Siddiqi has become an Imam at the Islamic Society of Orange County in Garden Grove, California. He is also the Director of the community and chairman of the Fiqh Council of North America. He also is a teacher at Chapman University.

Interfaith programs involvementEdit

Dr. Siddiqi is the current President of the Academy of Judaic-Christian and Islamic Studies at the University of California in Los Angeles (UCLA). He has participated in many inter-religious dialogues. He spoke at the World Assembly of the World Council of Churches in Vancouver, Canada and the World Assembly of Religions in Vatican, the World Parliament of Religions in Chicago. He participated in many seminars organized by the National Council of Churches and National Council of Christians and Jews in USA. In September 2001 on the National Day of Prayer and Remembrance he was invited by President George Bush to lead a Muslim Prayer at the Interfaith Prayer Service at Washington National Cathedral. In September 2006 he was again invited by President Bush to lead an interfaith prayer on the 5th Anniversary of 9/11 at Ground Zero in New York.

Awards and recognitionEdit

Siddiqi received the Humanitarian of the Year Award in 1999 from the National Council of Christians and Jews. In November 2005, he was recognized by Orange County Register as one of the top 100 most influential people who shaped Orange County in the last twenty five years. In August 2006, as part of a special feature called "The West 100″, the Los Angeles Times recognized Siddiqi as one of the top 100 most powerful people in Southern California with the following description: "Siddiqi, whose mosque is among the largest in North America, is the religious leader of thousands of Southern California Muslims at a time when xenophobia is running high… he has been a leader in driving home the point that Muslims in the U.S, are peace-loving."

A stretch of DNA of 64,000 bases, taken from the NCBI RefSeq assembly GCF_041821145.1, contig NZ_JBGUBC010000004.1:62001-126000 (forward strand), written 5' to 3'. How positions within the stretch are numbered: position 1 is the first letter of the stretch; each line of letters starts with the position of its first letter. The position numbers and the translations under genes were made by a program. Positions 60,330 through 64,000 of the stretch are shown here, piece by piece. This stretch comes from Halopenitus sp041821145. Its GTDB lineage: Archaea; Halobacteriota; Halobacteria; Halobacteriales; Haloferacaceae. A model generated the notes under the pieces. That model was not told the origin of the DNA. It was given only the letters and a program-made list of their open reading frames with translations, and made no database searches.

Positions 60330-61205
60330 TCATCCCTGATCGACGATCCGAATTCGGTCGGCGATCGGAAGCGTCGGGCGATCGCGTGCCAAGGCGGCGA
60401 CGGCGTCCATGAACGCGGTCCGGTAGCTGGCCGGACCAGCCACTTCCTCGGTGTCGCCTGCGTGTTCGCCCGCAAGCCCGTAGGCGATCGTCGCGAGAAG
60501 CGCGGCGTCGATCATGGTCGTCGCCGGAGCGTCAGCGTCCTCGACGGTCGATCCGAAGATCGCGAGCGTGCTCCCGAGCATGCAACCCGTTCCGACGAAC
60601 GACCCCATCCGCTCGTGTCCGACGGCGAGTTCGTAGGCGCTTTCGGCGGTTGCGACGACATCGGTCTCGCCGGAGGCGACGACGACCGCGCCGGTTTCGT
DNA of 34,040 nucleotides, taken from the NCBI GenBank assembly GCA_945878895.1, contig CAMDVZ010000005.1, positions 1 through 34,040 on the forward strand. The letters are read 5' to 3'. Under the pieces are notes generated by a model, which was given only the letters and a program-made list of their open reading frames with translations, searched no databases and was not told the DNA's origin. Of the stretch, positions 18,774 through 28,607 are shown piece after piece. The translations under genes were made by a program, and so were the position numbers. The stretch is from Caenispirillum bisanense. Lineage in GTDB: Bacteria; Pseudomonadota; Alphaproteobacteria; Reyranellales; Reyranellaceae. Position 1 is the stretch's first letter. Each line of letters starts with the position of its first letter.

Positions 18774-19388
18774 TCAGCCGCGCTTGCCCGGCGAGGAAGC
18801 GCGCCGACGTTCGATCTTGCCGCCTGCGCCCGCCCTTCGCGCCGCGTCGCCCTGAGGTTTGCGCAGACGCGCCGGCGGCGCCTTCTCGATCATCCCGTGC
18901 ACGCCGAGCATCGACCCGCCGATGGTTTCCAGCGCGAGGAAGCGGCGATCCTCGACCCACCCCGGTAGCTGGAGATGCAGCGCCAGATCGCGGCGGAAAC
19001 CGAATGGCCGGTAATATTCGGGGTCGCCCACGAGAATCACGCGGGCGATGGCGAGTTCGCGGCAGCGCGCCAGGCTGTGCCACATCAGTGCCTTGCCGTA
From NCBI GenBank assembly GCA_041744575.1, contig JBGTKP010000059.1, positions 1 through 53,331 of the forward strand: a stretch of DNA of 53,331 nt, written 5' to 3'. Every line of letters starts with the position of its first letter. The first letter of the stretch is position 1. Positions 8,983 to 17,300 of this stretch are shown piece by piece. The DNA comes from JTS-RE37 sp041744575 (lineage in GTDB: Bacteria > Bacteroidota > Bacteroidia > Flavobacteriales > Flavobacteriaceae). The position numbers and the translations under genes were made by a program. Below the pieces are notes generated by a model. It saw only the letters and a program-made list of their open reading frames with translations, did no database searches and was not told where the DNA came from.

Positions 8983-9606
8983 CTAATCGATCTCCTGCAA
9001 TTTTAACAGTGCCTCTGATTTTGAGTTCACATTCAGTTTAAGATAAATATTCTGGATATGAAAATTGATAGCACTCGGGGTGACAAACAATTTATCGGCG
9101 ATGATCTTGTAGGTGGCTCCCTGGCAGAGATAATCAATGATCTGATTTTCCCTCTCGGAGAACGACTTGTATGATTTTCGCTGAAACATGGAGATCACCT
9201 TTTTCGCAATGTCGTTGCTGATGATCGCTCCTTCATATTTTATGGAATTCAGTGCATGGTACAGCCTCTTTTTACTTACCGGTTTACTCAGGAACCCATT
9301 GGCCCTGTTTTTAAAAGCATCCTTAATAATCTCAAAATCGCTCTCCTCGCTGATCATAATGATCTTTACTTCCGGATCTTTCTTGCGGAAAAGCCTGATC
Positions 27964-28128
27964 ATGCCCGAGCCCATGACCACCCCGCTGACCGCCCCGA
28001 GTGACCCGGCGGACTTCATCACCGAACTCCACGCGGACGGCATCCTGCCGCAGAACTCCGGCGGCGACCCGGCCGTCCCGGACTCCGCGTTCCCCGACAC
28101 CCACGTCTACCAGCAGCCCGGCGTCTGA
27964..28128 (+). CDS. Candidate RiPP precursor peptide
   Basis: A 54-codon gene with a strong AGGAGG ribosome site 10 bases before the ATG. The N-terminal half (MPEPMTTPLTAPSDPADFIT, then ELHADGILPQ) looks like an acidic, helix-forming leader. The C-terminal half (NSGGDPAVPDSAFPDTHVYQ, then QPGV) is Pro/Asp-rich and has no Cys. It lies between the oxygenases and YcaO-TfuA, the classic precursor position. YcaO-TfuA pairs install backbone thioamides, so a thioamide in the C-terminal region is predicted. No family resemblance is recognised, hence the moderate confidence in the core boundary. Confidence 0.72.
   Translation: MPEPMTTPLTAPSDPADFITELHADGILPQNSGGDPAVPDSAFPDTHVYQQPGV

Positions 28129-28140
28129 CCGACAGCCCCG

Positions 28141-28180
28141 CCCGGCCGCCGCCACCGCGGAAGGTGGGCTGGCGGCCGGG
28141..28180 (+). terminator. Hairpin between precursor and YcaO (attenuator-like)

Siddiqi also issued a fatwa on, stating "By participating in a non-Islamic system, one cannot rule by that which Allah has commanded. But things do not change overnight. Changes come through patience, wisdom and hard work. I believe that as Muslims, we should participate in the system to safeguard our interests and try to bring gradual change for the right cause, the cause of truth and justice. We must not forget that Allah's rules have to be established in all lands, and all our efforts should lead to that direction."[1]

In 2002, federal authorities raided headquarters of the Fiqh Council as part of Operation Green Quest.[2] However, no arrests were made, and in fact in July 2005, the Fiqh Council of North America publicly issued a fatwa stating Islam's condemnation of terrorism and religious extremism.


  1. ^ [1] Archived December 6, 2007, at the Wayback Machine
  2. ^ – Editorial. "Global terror by the Financial Times". Retrieved 2013-12-24.